Dissent as US Government Opens Media Review

27 June 2006

The Federal Communications Commission's announcement of yet another review of media ownership regulations has inevitably triggered partisan sniping.

The US watchdog, led by Republican chairman Kevin Martin, revealed last week its plans for a consultation period leading to a vote on possible relaxation of rules [WAMN: 23-Jun-06].

However, Democrat members of the FCC have already fired an opening salvo on proceedings. Thunders commissioner Jonathan Adelstein: "The manner in which the commission is launching this critical proceeding is totally inadequate."

Democrats want the FCC to promise substantive studies and public hearings, and to reveal proposed new rules for public comment before voting on them.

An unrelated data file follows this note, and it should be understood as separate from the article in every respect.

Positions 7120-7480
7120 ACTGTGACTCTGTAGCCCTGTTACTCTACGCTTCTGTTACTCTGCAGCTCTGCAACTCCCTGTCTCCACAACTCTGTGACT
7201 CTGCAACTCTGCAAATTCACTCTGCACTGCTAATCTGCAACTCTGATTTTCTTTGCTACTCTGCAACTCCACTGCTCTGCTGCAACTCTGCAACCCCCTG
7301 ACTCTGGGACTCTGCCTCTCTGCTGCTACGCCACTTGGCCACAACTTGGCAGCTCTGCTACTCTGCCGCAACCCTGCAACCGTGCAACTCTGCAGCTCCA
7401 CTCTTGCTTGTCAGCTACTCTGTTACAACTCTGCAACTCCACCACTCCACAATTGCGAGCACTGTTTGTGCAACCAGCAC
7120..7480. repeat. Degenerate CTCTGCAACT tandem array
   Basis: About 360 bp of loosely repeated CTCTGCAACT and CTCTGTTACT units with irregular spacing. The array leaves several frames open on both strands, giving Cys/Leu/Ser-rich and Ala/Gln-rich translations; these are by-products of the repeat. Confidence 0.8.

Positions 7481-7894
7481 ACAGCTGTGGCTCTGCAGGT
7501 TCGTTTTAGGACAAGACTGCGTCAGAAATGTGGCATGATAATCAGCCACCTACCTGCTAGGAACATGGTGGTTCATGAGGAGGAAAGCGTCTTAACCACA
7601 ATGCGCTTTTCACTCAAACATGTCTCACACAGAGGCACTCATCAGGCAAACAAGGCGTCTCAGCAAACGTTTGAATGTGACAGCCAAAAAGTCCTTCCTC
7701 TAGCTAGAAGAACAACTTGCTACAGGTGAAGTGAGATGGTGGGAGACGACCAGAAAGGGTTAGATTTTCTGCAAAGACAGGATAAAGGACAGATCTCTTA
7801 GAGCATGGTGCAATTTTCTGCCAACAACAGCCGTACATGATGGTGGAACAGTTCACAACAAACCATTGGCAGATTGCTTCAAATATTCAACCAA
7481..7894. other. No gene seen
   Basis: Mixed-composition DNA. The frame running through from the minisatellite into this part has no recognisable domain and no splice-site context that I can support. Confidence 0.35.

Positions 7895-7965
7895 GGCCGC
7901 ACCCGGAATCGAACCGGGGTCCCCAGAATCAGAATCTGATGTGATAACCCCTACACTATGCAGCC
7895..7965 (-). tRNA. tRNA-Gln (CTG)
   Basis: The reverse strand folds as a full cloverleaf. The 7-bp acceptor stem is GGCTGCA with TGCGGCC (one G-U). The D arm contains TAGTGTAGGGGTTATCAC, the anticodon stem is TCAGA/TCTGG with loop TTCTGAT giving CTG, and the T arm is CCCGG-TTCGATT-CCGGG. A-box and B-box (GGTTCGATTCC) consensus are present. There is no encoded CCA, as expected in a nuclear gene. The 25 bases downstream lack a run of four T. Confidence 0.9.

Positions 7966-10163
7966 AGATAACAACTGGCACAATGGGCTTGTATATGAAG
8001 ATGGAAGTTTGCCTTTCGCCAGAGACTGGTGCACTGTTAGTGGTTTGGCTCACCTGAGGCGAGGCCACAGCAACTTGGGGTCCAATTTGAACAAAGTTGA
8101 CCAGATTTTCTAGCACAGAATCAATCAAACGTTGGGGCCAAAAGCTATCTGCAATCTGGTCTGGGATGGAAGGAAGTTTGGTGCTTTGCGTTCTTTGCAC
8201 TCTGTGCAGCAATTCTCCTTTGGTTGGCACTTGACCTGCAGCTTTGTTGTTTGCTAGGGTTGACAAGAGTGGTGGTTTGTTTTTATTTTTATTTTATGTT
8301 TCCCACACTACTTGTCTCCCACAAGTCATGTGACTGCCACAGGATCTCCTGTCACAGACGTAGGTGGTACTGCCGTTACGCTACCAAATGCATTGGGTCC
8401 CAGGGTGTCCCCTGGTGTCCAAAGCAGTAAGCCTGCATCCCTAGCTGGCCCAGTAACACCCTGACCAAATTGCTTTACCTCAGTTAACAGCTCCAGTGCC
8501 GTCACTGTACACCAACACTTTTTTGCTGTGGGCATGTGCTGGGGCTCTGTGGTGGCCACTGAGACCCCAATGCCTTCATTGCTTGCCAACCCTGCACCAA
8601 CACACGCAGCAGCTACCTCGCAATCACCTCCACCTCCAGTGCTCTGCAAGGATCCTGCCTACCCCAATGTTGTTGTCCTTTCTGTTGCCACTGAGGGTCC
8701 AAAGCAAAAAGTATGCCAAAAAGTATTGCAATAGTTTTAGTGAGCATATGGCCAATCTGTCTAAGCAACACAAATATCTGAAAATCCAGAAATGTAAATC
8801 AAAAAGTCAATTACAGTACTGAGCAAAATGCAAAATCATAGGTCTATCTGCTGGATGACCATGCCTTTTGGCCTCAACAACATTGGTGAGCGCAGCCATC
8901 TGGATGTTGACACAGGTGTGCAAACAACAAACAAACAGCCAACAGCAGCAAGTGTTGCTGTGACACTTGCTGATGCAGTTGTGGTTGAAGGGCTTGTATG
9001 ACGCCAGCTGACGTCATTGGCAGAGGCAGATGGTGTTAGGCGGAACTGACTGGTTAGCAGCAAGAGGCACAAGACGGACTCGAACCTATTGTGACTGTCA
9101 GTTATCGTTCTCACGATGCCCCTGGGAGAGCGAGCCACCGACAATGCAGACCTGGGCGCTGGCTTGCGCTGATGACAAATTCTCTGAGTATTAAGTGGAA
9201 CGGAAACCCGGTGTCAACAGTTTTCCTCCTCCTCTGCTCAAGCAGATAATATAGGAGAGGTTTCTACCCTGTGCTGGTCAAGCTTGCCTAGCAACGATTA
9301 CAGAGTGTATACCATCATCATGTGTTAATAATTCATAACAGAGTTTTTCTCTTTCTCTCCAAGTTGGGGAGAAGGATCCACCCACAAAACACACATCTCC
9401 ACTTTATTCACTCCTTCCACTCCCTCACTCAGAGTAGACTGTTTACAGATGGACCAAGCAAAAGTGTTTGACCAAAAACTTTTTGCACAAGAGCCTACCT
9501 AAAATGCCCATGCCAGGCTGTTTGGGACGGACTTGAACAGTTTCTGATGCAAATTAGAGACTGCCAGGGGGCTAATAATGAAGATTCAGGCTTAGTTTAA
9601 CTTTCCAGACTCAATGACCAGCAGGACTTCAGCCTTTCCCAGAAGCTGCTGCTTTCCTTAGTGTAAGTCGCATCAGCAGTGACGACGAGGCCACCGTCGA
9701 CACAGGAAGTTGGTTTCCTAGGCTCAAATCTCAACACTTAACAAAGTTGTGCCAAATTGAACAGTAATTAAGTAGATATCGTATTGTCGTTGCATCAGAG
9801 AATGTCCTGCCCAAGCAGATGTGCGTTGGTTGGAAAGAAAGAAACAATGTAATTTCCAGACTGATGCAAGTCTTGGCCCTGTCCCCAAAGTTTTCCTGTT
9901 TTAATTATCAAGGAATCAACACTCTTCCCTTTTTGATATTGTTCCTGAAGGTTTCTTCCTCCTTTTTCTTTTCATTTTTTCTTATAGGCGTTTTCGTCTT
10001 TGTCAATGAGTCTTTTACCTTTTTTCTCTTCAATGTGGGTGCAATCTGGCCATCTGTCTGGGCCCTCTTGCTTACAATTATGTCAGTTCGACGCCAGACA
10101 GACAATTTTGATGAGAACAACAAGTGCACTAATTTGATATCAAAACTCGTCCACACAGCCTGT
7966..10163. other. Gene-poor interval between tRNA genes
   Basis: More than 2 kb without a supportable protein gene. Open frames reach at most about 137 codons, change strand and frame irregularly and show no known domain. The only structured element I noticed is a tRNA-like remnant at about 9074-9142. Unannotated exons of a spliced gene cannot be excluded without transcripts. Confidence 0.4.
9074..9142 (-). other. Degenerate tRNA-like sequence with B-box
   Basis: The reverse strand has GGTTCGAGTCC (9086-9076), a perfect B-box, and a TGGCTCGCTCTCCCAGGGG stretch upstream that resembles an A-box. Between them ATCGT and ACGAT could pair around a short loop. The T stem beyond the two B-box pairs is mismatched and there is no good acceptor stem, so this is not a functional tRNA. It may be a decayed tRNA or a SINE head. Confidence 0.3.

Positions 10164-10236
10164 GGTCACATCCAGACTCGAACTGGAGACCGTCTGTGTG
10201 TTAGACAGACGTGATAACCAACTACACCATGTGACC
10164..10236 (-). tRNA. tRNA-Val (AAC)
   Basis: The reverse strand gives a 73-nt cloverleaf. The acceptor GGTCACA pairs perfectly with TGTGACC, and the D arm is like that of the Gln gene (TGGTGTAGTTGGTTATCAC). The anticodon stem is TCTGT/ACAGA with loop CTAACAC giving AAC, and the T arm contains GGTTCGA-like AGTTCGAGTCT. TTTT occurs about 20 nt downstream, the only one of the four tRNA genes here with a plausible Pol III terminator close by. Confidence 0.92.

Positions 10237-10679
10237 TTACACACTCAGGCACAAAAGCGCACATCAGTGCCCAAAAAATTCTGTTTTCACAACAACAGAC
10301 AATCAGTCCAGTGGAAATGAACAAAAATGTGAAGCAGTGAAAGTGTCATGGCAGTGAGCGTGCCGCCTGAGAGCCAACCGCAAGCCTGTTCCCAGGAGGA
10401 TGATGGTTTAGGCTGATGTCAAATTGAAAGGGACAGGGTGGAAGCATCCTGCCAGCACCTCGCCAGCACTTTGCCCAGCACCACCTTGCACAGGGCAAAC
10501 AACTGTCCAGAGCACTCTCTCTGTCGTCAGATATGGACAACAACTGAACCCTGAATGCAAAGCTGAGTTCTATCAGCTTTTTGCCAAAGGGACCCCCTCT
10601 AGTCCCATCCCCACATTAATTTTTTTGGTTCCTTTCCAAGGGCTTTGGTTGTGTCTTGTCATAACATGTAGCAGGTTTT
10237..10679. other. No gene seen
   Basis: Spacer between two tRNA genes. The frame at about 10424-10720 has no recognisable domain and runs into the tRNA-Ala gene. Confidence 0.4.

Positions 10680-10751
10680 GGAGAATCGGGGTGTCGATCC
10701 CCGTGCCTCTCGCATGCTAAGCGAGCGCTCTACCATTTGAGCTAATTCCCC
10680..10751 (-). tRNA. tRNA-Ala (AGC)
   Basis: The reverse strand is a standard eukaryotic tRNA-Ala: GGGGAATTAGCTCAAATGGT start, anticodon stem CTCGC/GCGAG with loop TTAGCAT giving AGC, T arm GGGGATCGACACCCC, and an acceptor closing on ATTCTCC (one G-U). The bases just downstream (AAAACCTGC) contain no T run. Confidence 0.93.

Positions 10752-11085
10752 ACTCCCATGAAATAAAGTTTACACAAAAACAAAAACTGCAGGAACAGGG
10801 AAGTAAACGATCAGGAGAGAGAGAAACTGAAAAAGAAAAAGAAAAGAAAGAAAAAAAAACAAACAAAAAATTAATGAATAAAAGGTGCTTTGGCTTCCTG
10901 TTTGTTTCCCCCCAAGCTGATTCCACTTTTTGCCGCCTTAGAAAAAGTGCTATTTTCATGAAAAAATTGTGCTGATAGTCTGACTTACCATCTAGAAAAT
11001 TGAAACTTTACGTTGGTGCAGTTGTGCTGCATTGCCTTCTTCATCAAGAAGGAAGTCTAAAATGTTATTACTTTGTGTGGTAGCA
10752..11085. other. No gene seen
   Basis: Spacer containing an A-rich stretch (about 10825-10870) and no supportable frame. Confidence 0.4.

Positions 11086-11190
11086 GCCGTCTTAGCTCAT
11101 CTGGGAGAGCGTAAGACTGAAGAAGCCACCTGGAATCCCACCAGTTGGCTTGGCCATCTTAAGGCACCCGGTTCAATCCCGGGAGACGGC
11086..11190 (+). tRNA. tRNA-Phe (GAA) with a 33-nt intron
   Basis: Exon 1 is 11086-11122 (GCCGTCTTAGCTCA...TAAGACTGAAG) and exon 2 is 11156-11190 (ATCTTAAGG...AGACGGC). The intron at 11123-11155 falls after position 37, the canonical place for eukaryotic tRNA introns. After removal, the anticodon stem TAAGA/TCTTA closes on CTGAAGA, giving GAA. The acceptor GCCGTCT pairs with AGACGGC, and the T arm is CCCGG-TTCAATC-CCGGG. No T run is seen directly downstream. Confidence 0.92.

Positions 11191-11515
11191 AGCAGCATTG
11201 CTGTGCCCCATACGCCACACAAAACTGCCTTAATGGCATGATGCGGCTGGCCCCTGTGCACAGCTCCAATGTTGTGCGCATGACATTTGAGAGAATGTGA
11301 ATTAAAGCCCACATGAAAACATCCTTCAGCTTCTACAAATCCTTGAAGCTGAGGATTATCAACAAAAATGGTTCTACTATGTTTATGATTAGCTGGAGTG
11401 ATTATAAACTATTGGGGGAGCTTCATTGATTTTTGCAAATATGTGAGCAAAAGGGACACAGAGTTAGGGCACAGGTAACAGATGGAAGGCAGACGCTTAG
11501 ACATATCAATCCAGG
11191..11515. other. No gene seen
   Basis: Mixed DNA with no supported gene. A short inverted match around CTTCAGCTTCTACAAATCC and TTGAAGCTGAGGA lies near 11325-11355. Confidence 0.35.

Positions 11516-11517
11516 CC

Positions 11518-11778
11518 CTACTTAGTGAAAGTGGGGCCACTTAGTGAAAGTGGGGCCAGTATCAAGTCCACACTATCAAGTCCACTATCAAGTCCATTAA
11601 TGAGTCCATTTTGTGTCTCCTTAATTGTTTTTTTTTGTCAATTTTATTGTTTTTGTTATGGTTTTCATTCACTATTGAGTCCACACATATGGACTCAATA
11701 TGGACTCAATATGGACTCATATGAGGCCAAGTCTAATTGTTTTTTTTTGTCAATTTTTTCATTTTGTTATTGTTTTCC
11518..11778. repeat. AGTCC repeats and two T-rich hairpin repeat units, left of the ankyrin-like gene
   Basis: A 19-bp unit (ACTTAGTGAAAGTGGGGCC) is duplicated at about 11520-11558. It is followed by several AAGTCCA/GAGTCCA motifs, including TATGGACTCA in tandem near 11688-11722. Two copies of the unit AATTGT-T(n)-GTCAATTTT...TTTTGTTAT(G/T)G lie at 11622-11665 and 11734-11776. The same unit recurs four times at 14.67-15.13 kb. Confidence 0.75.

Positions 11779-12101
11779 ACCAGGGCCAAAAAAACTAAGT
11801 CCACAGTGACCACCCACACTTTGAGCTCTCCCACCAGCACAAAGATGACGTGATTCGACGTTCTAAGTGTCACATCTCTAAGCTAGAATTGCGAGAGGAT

They also warn against splitting off parts of the rules for separate votes — which may be the case for the newspaper-broadcast cross-ownership ban.

The last FCC review of these thorny issues culminated in a legal battle two years ago when a US federal court threw out the commission's proposed rule changes.

Martin says the latest proceedings are designed to be "neutral and evenhanded". The consultation will be carried out over the next four months, although no date has been set for a vote.

Data sourced from Adweek (USA); additional content by WARC staff